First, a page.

Group Leader

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Prof. Dr. Dr. h.c. Lothar Willmitzer
Phone:+49 331 567-8200

Department Willmitzer

Genes and Small Molecules

In line with the major focus of the institute, the group of Prof. Dr. Willmitzer tries to contribute to the understanding of biomass and plant growth.

The long term goals can be described as follows:

Protein-metabolite interactome, to unravel small-molecule signaling. 

Interactions between biological molecules enable life. The significance of a cell-wide understanding of molecular complexes is thus of pivotal importance to comprehend life.

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Molecular identification of mQTL and overlapping biomass QTL´s

Quantitative genetic approaches are followed to identify novel genes important for metabolic composition and/or plant growth advantage. These studies are performed in close collaboration with Prof. Dr. T Altmann, IPK Gatersleben in Arabidopsis thaliana and with Prof. Dr. Melchinger in Zea mays.

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Development of metabolite-based biomarkers for modeling/predicting complex traits

In contrast to genetic markers metabolite based biomarkers are largely neglected in plant breeding. This is very different to the situation in the medicinal field, where clinical biochemistry has since long been the basis for developing metabolite based biomarkers that, often due to a lack of understanding of the underlying causality, serve as surrogate markers for a physiological disorder.

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Comparative analysis of the metabolic complement of hybrids and inbred lines (corn) and its suitability for predicting hybrid compatibility

Hybrid vigour or heterosis is a central concept in plant breeding. Despite the agronomical importance of heterosis, its underlying molecular mechanisms remain elusive. Starting from the notion that hybrid vigour should be founded in metabolism we performed a comparative analysis of the metabolome of six parental maize inbred lines and their corresponding fourteen hybrids.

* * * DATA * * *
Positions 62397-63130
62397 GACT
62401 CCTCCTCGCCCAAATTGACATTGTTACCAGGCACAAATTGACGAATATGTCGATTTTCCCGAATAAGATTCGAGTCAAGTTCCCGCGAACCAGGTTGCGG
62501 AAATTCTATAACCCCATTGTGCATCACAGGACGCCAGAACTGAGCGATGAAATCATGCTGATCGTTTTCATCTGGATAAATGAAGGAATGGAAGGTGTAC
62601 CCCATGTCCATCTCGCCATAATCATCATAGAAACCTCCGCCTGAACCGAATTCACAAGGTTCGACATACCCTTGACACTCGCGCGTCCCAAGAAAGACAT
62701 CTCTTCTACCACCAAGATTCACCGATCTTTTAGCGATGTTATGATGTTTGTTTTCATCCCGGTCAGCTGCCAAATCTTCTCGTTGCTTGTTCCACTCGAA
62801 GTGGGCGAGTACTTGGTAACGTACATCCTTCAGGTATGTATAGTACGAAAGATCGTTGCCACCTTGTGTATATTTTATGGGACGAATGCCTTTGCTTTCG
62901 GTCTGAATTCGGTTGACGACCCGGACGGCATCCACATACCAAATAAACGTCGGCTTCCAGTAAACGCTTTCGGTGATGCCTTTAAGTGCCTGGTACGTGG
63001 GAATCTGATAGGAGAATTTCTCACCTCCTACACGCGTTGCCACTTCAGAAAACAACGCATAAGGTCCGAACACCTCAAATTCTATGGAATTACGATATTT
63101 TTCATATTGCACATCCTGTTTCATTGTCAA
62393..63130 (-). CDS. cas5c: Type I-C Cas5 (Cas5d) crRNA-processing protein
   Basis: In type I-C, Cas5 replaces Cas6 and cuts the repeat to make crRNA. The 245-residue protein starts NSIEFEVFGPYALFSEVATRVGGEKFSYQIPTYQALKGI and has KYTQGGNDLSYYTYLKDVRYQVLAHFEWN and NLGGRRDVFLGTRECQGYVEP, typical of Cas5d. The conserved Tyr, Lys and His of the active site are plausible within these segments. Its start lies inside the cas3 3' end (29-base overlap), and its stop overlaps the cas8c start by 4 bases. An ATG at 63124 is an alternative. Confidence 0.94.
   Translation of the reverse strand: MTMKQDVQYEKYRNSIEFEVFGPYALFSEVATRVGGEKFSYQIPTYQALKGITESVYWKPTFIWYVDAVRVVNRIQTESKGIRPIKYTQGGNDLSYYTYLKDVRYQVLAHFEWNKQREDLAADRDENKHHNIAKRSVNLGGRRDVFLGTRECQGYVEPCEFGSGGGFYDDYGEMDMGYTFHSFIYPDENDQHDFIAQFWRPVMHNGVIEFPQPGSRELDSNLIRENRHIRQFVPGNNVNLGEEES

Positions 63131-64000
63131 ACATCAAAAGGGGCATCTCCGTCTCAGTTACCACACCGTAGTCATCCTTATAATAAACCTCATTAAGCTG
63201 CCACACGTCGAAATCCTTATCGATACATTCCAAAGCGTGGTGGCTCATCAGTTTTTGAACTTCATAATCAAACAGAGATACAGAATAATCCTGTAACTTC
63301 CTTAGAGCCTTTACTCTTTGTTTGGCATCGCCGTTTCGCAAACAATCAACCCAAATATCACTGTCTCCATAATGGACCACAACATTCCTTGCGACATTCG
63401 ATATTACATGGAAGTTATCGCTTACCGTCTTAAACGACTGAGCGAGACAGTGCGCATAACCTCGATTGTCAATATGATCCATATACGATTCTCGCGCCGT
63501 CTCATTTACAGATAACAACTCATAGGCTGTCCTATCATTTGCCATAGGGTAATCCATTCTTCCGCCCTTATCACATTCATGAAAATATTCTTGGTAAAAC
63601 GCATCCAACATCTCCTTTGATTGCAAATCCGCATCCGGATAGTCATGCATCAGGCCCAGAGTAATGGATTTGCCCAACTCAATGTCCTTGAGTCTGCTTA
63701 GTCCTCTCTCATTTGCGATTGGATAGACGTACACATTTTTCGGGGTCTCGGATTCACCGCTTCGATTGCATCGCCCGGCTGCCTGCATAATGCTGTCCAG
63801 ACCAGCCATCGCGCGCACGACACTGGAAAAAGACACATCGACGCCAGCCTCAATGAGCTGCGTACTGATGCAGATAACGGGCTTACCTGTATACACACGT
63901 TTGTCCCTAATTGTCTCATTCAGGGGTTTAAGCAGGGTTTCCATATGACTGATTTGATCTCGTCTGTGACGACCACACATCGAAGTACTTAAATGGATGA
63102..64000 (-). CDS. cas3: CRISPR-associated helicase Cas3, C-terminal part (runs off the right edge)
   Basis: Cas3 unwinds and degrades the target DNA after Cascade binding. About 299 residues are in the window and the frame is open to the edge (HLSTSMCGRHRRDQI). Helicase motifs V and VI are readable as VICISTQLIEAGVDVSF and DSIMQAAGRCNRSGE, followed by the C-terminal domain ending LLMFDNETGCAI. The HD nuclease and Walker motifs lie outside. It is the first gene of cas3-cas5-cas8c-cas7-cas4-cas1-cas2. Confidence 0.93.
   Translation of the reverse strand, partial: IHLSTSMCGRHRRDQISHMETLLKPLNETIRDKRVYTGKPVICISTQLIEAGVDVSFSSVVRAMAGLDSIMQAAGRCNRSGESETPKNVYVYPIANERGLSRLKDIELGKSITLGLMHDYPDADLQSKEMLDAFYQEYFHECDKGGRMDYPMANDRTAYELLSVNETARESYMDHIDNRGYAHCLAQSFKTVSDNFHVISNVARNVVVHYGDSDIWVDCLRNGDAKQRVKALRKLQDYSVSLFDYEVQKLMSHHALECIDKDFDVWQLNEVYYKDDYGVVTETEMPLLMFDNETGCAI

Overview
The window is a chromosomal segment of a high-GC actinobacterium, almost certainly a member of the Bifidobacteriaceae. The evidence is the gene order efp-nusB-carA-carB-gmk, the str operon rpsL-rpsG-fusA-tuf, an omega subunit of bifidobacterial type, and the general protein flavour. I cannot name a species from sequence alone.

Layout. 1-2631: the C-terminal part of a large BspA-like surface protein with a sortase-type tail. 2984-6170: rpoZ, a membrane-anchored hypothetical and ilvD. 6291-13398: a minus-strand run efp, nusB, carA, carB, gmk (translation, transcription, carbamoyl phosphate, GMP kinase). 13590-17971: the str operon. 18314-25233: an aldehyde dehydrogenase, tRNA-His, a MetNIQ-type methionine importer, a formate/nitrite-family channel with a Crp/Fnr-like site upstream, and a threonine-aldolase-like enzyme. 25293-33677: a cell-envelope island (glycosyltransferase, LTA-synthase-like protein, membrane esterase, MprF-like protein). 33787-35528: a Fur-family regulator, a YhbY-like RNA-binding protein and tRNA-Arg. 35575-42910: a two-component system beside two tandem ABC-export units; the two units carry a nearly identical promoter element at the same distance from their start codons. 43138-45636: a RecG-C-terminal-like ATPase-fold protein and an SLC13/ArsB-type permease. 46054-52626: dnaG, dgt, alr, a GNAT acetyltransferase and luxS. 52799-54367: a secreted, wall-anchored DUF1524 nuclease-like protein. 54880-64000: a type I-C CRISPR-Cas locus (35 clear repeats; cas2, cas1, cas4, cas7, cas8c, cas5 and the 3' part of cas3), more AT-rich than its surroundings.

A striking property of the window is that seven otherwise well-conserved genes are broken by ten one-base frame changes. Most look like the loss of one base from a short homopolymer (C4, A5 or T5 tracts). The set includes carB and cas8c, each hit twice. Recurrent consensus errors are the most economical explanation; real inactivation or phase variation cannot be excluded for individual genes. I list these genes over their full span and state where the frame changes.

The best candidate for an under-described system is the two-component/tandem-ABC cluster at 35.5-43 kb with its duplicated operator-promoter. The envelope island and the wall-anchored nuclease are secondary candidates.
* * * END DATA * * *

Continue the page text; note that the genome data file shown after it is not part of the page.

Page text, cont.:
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Unravelling the response of biological systems towards abiotic stress using systems approaches (transcriptome-metabolome network/ signalling metabolites)

Plants are exposed to a suite of both biotic and abiotic stresses which furthermore often occur in combination. The capacity to cope with these challenges is a crucial factor in growth and thus finally biomass. Light and temperature represent key parameters influencing photosynthesis and, consequently, potential yield of plants. We have performed a comprehensive study to approach the response on the systems level.

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Systems Biology of Lipid Metabolism

A new and rapidly developing research area in our group is plant lipid metabolism. In frame of this project we are taking an integrative approach involving high throughput transcript, protein and lipid analysis in order to better understand the physiological role of plant lipid metabolism as a biochemical system, but also to extend the knowledge on its single constituents: enzymatic and regulatory proteins, biochemical conversions and molecular lipid species.

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